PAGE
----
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Why I Became an AmeriCorps VISTA Member

Have you ever volunteered your time to support a meaningful cause? Whether it’s donating your time to help clean litter from a park, serve food to the hungry, or collect toys for children without them, serving a mission that is good for society can give you a sense of fulfillment or purpose.

People volunteer for all kinds of reasons. Sometimes it’s because they have to (e.g., required community service hours). Some volunteer because they genuinely care about a mission or cause and feel compelled to devote their time to it. Others may volunteer because they have (or choose to have) the time and recognize the value of “giving back” to society in a constructive way.

I fall into the latter bucket of volunteers, and I could not be happier to dedicate my time in a year of service with the mission of strengthening organizations that work to alleviate poverty in the United States.

What am I? I am an AmeriCorps VISTA (Volunteer in Service to America), and my organization is the Texas Children in Nature (TCiN) network of the Texas Parks and Wildlife Department.

The AmeriCorps VISTA program is the result of a vision held by the late former President John F. Kennedy (JKF). JFK wanted to create a domestic version of the Peace Corps to assist Americans afflicted by poverty. With the leadership of late former president Lyndon B. Johnson (LBJ), JFK’s vision became reality in 1964. The inaugural class of volunteers was a mere 24 people, and the VISTA member network has grown since then to more than 220,000 VISTAs across the United States.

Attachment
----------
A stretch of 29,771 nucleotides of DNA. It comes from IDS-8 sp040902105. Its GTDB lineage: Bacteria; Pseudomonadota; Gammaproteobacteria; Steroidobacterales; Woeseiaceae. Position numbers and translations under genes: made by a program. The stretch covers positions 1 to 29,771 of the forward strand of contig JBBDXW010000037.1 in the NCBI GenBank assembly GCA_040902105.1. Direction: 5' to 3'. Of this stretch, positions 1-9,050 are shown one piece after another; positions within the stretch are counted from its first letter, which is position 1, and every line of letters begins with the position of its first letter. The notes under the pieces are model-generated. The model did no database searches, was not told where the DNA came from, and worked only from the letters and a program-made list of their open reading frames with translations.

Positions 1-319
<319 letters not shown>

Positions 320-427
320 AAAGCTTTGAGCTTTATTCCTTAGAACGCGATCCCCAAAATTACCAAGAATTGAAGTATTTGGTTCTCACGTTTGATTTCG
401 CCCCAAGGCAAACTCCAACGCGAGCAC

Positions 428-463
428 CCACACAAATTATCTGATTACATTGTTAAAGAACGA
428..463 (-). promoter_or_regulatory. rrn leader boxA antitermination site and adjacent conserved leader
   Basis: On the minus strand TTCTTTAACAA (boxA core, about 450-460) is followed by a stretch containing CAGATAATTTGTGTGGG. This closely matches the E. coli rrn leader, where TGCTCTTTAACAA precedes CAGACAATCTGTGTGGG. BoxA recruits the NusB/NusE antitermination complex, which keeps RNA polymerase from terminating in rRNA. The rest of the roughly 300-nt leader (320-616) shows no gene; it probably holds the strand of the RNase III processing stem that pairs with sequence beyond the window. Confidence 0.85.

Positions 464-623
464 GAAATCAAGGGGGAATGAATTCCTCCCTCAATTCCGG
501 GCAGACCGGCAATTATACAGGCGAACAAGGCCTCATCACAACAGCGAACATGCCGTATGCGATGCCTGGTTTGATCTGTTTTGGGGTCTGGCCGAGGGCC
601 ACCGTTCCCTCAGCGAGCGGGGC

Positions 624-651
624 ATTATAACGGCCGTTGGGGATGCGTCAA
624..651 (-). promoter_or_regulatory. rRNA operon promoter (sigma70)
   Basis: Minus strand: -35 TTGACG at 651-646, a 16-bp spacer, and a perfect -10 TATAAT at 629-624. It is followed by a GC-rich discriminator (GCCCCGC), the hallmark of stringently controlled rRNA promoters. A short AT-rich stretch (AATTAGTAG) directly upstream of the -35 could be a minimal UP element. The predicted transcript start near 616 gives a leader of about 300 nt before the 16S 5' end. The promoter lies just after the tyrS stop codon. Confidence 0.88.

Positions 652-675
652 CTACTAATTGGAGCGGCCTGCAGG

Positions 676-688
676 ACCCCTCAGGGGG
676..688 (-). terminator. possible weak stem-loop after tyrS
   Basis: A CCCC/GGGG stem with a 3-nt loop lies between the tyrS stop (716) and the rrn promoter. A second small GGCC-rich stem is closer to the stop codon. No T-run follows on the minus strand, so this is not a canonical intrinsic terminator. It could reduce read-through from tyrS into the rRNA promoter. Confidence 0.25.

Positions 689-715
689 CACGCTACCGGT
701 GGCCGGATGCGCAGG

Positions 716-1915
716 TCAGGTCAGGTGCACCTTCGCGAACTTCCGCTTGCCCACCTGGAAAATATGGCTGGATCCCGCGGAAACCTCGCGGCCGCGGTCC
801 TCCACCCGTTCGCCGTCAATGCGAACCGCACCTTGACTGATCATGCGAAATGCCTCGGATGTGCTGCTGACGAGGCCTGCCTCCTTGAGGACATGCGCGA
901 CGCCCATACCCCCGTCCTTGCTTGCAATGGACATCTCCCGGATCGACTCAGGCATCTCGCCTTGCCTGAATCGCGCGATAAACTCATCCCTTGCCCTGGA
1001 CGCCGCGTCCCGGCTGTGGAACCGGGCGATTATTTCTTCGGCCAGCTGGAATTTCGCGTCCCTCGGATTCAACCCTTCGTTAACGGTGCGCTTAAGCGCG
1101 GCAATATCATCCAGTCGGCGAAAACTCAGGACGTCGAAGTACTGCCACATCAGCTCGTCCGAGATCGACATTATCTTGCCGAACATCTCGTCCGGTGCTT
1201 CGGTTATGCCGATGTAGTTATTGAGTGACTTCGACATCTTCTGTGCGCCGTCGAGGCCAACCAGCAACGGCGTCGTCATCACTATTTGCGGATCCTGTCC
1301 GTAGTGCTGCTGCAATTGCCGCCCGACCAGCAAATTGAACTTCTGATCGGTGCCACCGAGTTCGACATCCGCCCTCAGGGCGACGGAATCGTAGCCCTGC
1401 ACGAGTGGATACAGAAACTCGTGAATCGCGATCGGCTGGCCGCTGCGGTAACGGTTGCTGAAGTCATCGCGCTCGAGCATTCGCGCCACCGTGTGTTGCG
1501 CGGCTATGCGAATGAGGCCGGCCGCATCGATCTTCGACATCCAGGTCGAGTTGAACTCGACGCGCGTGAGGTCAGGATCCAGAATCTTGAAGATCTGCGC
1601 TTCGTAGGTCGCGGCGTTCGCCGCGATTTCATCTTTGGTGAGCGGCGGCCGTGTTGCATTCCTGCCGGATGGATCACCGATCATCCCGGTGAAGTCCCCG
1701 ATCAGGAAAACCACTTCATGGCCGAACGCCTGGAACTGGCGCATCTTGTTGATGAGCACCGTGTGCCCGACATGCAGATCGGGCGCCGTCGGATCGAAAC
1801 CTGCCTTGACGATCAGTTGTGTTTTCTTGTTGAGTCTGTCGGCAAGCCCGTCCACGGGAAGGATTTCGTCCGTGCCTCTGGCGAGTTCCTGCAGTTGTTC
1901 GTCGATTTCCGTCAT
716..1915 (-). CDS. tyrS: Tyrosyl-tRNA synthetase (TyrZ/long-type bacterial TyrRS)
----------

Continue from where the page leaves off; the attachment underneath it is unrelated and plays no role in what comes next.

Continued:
In LBJ’s welcome address to the first VISTAs, he said: “Your pay will be low; the conditions of your labor will be difficult. But you will have the satisfaction of leading a great national effort, and you will have the ultimate reward which comes to those who serve their fellow man.”

Well, serving as a VISTA is indeed rewarding and fulfilling. VISTA gives me an opportunity to build an honorable public service portfolio while still contributing to environmental sustainability at the same time. And, in return I am giving the VISTA program/Texas Children in Nature network my capacity, knowledge and skills to help millions of little Texans get connected with nature. My VISTA term is also part of a personal journey—one that I am making during a career transition.

Nature is a component of healthy childhood development, and all children deserve to have nature access. Providing all children with equitable access to nature helps improve livelihoods and access to healthy diets; and children that are regularly exposed to nature are more likely to be happier, healthier and perform better in school. What’s more, children that build a relationship with nature today are more inclined to care for the natural world and become our future conservation leaders. TCiN’s mission directly propagates these understandings.

Many years ago, I decided to dedicate my future to working towards environmental sustainability, whatever that ended up looking like. I wanted to become a TCiN VISTA specifically because I believe in the importance of its mission, and I believe we need to connect our children with nature and get them to care about the natural world more than ever.